Credibility Busters That Can Ruin Your Career, with Julie Broad

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Transcript

Mac Prichard:

This is Find Your Dream Job, the podcast that helps you get hired, have the career you want, and make a difference in life. I’m Mac Prichard, your host and publisher of Mac’s List. I’m joined by my co-hosts, Ben Forstag, our managing director, and Jenna Forstrom, our community manager. This week, we’re talking about credibility busters that can ruin your career. Our show is brought to you by Hack the Hidden Job Market, the new online course now available for Mac’s List. As many as eight out of 10 openings never get advertised – is your dream job one of them?

Learn how to uncover hidden jobs and get noticed by the hiring managers who fill them. Visit MacsList.org/course.

Your boss and your coworkers both pay close attention to how you behave in the workplace. Take the way you speak, for example. If you sound confident, you’ll make others feel secure. You’ll create credibility and you’ll enjoy a more successful career. If you sound as if you want reassurance, people may wonder if you know what you’re doing, and your career could suffer professionally.

Our guest expert this week is Julie Broad. She says many of us unintentionally say and do things that harm our professional credibility and hurt our careers. Julie and I talk later in the show about these mistakes and how to avoid them. How can you impress and attract employers online? We have a new and free video course at Mac’s List. It shows you not only how to wow hiring managers, but also how to get in front of them during online searches. Ben Forstag tells us more in a moment. How do you deliver a good elevator pitch about yourself and your job search? That’s the question of the week. It comes from a listener, Susan Parsons. Jenna Forstrom shares her advice in a few minutes.

First as always, let’s check in with the Mac’s List team. Jenna, Ben, how are you two this week?

Ben Forstag:

Doing great, Mac.

Jenna Forstrom:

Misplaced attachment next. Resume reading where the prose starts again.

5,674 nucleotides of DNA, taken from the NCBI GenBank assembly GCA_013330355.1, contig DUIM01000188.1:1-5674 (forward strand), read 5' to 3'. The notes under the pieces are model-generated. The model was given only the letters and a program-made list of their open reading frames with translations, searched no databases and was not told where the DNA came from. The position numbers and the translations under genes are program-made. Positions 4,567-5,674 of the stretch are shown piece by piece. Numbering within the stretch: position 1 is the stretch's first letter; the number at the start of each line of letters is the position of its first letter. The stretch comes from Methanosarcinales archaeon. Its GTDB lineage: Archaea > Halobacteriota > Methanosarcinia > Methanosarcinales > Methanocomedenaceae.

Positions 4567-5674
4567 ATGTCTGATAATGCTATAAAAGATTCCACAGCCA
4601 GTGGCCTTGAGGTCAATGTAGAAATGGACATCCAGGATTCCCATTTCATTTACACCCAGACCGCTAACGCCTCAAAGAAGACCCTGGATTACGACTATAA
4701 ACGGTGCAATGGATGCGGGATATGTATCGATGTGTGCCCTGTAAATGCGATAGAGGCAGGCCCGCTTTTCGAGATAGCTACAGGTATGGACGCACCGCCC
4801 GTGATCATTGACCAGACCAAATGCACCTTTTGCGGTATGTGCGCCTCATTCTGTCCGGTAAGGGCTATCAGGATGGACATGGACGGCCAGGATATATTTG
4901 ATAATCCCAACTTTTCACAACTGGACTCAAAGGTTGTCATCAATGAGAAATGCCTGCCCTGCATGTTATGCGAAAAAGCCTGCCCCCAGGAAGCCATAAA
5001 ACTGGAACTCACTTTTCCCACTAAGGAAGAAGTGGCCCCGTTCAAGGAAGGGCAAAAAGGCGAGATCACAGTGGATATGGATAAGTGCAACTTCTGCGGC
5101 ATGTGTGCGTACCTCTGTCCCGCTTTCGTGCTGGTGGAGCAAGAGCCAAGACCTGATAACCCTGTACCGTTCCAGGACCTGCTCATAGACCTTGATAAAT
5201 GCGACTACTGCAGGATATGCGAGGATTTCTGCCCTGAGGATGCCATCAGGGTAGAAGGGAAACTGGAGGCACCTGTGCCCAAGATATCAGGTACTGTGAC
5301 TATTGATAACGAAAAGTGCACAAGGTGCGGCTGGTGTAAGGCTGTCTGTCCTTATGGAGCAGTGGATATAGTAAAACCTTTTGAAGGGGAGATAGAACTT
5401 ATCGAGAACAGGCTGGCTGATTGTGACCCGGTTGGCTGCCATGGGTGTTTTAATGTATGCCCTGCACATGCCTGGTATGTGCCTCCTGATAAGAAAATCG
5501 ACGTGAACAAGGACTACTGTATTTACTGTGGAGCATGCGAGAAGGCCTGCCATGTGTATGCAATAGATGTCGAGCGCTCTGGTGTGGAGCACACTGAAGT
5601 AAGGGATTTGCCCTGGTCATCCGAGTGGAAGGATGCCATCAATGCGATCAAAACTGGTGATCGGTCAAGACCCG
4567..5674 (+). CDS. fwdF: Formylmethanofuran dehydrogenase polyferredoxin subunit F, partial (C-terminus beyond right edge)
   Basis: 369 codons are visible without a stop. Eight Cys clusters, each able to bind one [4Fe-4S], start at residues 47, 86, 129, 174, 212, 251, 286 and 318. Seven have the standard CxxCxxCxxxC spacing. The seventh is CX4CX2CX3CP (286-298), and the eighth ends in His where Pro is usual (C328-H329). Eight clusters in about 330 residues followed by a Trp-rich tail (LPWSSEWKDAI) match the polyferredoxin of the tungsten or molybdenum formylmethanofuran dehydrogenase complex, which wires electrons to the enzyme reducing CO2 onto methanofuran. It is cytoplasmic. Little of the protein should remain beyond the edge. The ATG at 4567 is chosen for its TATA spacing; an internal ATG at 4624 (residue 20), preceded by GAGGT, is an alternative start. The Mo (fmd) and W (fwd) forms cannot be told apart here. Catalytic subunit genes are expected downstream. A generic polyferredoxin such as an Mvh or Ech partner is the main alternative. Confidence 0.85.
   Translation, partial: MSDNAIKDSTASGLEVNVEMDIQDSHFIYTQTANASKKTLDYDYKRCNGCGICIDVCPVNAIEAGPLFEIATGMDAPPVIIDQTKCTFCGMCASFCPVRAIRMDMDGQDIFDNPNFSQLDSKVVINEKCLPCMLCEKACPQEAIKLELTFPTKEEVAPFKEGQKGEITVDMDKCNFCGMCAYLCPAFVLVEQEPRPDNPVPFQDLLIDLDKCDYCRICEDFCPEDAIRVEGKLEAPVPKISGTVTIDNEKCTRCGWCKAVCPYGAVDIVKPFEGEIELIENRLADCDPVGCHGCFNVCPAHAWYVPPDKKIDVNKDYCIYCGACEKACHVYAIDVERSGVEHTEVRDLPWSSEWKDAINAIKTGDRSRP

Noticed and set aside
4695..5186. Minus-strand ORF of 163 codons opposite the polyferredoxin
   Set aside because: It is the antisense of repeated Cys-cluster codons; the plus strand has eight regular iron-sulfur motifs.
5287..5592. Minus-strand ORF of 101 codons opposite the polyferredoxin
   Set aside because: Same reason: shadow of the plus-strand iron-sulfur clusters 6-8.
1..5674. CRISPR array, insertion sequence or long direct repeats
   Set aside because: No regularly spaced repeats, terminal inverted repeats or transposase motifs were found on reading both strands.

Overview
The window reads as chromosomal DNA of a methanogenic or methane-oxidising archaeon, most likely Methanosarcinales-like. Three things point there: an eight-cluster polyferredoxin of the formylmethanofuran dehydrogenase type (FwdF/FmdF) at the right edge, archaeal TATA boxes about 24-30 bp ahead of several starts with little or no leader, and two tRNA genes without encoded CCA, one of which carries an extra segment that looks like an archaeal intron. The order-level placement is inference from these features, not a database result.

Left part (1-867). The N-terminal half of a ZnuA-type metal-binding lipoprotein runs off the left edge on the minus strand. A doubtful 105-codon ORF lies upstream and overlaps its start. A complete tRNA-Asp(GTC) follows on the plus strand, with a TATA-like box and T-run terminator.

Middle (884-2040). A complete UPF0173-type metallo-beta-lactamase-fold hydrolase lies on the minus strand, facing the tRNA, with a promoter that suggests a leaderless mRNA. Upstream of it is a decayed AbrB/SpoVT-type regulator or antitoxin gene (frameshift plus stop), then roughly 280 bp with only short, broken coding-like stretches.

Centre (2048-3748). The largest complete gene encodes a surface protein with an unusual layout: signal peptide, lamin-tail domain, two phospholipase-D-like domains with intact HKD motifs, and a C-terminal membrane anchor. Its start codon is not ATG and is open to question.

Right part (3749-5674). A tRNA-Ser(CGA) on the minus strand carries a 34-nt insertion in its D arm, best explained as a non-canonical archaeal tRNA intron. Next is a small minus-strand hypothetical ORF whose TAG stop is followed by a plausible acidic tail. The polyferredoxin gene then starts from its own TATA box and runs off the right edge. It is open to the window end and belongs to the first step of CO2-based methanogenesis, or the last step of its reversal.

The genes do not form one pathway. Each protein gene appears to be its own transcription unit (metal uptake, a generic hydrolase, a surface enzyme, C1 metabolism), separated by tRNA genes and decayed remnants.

Doing well.

Mac Prichard:

Okay. Our listeners can’t see this, but we’re sitting here on our Halloween costumes, because it is, in fact, October 31st.

Jenna Forstrom:

Right.

Mac Prichard:

Okay. Perhaps we’ll be posting a photo.

Jenna Forstrom:

No, we already posted the photo.

Mac Prichard:

It’s on Facebook or Instagram?

Jenna Forstrom:

Instagram.

Mac Prichard:

Okay. If you haven’t checked your feed, Jenna is a mermaid and Ben and I are dressed as each other.

Jenna Forstrom:

They’re adorable.

Mac Prichard:

Yeah. Full credit to Jenna for that idea. Speaking of behavior in the workplace, our topic this week is steps you can take to increase your credibility in the office. I’m curious, at different points in your career, I think you both have done things in order to come across as more professional and move ahead. Can you tell us a little bit about those?

Ben Forstag:

I think a couple of things. One, just documenting the work that I’ve done so that it’s there. Partially, that’s for my own good, so you always end up forgetting things that you’ve done. When it comes time for your next job search your digging through records, it’s just easier to document it as you go. In terms of building up credibility with my coworkers, a few things, I think, one is just being willing to help others when they need help and putting yourself out there and actively asking folks if they need help. The other one is helping coworkers, particularly younger coworkers, guiding them through their own professional growth within the organization. I’ve done that in several organizations.

It feels weird saying this because I used to be the young guy not too long ago and now I’m the not-so-young guy. I think it builds up a huge amount of goodwill and it positions you as a leader. Maybe not a formal leader with a formal title as such, but as a leader amongst the staff – helping other people with their challenges and with their careers – and it pays back in dividends in the future.

Mac Prichard:

Good stuff. How about you, Jenna?

Jenna Forstrom:

When I started my career, I looked even younger than I still look now. For the record, I’m 30 and I have been mistaken on more than one occasion for being a high school or college student. Even to this day, I’m the only one of my friends that’s still gets IDed when we go to bars. When I was 21, 22, when I was starting out, one of the suggestions, one of my bosses said was to take Toastmasters classes to work on my speaking, because I am pretty relaxed and pretty laidback.

He thought, when I was doing presentations, that I needed to speak with more authority. I was at Standard Insurance at that time, so they offered free courses so I could go and attend. It was good networking, so it was like about how to stand and be in an authoritative stance, but then also to speak and really practice your ‘ums’ and your ‘ahs,’ as I’m doing it right now. You have an ‘um’ and ‘ah’ counter in Toastmasters, but just that idea of practicing speeches constantly and being on point was really helpful. How about you, Mac?